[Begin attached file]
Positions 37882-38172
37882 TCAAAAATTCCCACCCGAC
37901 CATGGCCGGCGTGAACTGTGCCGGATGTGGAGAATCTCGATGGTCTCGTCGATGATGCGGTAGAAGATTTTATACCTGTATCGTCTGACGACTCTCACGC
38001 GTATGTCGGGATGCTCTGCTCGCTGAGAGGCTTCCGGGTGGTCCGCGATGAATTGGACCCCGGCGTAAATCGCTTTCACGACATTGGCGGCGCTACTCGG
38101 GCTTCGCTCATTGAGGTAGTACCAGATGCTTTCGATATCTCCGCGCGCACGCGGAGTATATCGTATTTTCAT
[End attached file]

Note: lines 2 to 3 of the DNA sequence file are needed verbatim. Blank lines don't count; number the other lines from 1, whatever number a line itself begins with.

37882 TCAAAAATTCCCACCCGAC
37901 CATGGCCGGCGTGAACTGTGCCGGATGTGGAGAATCTCGATGGTCTCGTCGATGATGCGGTAGAAGATTTTATACCTGTATCGTCTGACGACTCTCACGC